Tune in to the absence of sound. How is it different from everyday life? Is silence really silent?
I’ve often slowed down by going to places that invite a more leisurely pace—Ayurvedic spas in India, jungle temples in Bali or lakes in northern Italy.
Recently I looked closer to home and went on a silent retreat at a monastery overlooking Big Sur. Retreatants communicated with smiles and silent greetings. I took walks, read, and did daily freewrites about my experience.
It was a relief to be free of small talk. No “Where are you from?” and “What do you do?” No labels based on credentials.
But I noticed that in the “silence,” there was sound—birdcalls, the crunch of gravel on the path, the rustle of leaves in the breeze.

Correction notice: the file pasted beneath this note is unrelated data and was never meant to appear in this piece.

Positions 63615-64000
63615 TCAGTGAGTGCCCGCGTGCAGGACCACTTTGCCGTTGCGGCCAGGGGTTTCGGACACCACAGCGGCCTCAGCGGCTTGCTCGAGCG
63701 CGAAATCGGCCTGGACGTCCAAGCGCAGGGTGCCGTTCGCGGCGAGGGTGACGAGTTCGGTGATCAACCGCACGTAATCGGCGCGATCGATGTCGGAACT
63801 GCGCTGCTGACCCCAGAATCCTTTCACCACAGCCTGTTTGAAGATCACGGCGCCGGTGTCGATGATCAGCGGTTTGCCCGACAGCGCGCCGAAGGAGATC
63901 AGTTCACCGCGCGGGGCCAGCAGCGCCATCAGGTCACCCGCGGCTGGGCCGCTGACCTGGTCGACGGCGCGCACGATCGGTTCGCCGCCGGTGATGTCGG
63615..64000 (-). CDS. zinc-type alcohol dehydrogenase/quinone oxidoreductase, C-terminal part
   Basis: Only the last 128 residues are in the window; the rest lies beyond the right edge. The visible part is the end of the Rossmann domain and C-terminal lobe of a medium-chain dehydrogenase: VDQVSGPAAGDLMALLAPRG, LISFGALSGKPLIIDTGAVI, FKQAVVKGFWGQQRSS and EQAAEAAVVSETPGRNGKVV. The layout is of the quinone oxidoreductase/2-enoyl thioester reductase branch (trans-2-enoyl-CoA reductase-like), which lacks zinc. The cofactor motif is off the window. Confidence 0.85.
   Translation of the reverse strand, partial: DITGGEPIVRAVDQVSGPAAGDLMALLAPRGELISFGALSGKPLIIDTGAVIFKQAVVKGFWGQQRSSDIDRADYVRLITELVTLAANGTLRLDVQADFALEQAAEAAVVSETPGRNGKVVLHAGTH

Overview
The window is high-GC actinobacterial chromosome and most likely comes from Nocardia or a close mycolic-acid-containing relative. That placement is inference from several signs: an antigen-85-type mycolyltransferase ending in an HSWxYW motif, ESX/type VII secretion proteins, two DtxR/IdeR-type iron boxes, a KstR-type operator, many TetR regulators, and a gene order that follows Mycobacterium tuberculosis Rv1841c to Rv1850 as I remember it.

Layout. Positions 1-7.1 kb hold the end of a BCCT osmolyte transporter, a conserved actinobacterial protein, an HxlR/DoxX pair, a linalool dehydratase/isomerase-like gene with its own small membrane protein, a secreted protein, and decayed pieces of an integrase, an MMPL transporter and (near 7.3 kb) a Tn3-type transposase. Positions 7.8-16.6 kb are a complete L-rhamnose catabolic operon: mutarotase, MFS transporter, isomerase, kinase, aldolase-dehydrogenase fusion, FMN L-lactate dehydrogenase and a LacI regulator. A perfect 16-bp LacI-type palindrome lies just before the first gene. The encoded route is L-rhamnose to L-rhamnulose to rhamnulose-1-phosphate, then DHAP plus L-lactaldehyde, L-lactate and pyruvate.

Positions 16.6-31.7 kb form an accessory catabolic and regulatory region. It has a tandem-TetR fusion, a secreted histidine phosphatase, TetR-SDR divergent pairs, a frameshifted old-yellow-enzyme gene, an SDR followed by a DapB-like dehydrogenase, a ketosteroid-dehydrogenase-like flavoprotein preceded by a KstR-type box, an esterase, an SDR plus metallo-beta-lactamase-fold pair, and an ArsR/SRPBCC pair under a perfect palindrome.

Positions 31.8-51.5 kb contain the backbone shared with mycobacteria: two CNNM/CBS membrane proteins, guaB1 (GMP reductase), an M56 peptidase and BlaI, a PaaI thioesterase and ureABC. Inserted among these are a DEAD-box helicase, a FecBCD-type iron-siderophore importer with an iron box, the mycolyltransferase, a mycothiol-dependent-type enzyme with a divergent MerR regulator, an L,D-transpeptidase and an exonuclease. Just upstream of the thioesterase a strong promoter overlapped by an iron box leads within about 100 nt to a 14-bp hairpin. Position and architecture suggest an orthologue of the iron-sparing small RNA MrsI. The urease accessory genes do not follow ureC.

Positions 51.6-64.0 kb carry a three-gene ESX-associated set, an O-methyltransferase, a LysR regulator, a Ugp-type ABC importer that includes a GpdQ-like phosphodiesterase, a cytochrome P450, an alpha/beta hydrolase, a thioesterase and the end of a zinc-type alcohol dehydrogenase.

In silence sometimes I mentally created my to-do list. I wondered how I would fill the day without the busyness of work, my exercise routine, or social life.
But sometimes in silence I got in touch with my intuition, unencumbered by what others thought. Silence helped me pay attention and clear the mental chatter. It gave me the space for clarity and inspiration.
I brought this memory home with me. I sit quietly every day. Some days I still think of my to-do list in the silence. But some days in the spaciousness come moments of inspiration